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F 2.81 n1 Lay Opinion: Foundational Requirement.
Before a defendant may ask a lay witness about intoxication, he or she must establish a foundation. For example, in People v. Navarette (2003) 30 C4th 458 [133 CR2d 89], both witnesses said they had never seen people on drugs. Therefore, they were not sufficiently knowledgeable to render an opinion as to whether the defendant was under the influence of drugs.
F 2.81 n2 Lay Opinion: Personal Observation As Foundational Requirement.
“Lay Opinion testimony is admissible under [EC 1102] when based on the witness’s personal observation of the defendant’s course of behavior.” (People v. Felix (99) 70 Cal.App.4th 426, 430 [82 CR2d 701].)
F 2.81 n3 Lay Opinion: Forgetfulness Of Accused On Issue Of Willfulness.
When the defense contests the willfulness element of the charge based on the “forgetfulness” of the accused (e.g., failure to register as a sex offender (PC 290)), lay opinion may be admissible. (See People v. Moss REV GTD/DISD/DEPUB (2003) 109 CA4th 56 [lay opinion based on personal opinion as to the defendant’s forgetfulness].)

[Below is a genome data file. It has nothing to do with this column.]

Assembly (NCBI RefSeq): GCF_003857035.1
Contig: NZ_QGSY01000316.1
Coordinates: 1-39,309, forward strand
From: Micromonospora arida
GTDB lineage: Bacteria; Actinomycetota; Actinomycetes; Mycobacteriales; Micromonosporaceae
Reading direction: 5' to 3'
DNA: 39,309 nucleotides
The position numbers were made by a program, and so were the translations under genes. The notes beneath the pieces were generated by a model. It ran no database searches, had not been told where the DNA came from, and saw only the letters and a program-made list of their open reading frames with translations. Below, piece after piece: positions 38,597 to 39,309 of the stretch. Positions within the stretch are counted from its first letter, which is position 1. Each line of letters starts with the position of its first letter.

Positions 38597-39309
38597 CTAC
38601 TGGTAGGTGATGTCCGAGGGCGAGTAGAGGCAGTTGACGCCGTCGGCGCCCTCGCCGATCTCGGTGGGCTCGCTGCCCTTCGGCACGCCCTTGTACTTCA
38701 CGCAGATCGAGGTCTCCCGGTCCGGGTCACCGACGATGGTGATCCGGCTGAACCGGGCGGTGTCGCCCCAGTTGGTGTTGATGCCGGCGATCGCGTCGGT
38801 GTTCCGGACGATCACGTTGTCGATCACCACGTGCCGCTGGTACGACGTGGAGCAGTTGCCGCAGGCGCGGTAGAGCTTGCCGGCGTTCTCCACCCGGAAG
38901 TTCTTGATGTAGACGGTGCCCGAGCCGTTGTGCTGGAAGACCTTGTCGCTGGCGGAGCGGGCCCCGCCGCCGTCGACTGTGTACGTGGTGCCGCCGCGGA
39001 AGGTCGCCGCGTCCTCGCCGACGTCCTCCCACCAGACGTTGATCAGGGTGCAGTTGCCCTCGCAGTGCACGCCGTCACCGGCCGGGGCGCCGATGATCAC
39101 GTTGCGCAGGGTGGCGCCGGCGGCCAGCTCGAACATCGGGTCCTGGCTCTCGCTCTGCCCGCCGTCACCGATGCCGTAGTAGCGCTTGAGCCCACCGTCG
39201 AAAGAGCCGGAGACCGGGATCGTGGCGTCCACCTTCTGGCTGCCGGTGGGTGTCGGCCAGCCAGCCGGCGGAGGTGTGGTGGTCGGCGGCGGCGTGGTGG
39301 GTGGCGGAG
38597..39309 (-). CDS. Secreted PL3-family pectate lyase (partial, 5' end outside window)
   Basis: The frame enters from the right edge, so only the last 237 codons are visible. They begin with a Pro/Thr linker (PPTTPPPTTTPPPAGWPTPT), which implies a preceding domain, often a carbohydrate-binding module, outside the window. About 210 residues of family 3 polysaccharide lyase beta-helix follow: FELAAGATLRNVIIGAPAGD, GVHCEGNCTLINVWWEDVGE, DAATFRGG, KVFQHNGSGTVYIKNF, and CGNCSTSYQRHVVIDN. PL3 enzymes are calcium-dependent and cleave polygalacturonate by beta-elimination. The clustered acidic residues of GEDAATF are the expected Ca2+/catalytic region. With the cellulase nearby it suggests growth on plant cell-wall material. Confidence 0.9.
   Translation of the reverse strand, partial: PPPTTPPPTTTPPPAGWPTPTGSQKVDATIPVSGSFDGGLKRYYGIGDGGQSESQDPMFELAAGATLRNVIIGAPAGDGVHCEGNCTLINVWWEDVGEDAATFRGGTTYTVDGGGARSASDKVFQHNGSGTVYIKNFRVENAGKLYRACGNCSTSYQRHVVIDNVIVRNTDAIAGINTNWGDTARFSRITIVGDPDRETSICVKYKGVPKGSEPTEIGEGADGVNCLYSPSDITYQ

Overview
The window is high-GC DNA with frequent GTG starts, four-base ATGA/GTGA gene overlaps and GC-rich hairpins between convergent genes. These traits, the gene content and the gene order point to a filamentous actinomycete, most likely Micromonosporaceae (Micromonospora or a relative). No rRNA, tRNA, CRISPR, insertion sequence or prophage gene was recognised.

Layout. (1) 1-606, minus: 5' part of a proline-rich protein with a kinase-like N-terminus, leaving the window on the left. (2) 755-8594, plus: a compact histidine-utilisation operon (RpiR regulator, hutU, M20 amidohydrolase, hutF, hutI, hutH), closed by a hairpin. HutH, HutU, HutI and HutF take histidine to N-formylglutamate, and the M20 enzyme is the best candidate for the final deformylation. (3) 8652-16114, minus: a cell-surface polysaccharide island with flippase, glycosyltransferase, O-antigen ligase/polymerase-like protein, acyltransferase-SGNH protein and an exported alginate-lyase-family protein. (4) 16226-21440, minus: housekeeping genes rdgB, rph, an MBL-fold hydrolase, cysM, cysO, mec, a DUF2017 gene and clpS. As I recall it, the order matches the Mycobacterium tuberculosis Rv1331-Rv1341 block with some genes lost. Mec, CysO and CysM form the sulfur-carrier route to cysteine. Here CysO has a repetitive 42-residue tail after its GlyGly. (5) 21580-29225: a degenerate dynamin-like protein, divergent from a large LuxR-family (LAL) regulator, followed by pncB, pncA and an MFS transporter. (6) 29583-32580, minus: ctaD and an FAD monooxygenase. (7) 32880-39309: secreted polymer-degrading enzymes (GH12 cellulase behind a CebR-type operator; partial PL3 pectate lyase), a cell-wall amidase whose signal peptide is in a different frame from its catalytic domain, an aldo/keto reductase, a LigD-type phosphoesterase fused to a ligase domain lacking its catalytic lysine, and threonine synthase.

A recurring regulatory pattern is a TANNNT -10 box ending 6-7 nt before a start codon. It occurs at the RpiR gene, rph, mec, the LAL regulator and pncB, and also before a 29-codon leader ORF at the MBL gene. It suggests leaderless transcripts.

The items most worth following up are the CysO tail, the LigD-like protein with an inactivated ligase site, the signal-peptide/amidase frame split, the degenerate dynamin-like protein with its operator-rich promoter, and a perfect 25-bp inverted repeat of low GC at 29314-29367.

F 2.81 n4 Lay Opinion: Shoe Prints (EC 800).
Lay opinion testimony concerning shoe print comparison is permissible with proper foundation. (See People v. Maglaya (2003) 112 CA4th 1604; see also People v. Lucero (98) 64 CA4th 1107 [noting that courts in other states that have considered the issue have upheld the admissibility of lay opinion testimony comparing shoes and shoeprints].)
F 2.81 n5 Lay Opinion: Veracity Of Other Witness.
See People v. Melton (88) 44 C3d 713, 744 [lay witnesses’ opinion about veracity of another witness is inadmissible and irrelevant and invades the province of the jury].
(See also FORECITE F 2.019 n8.)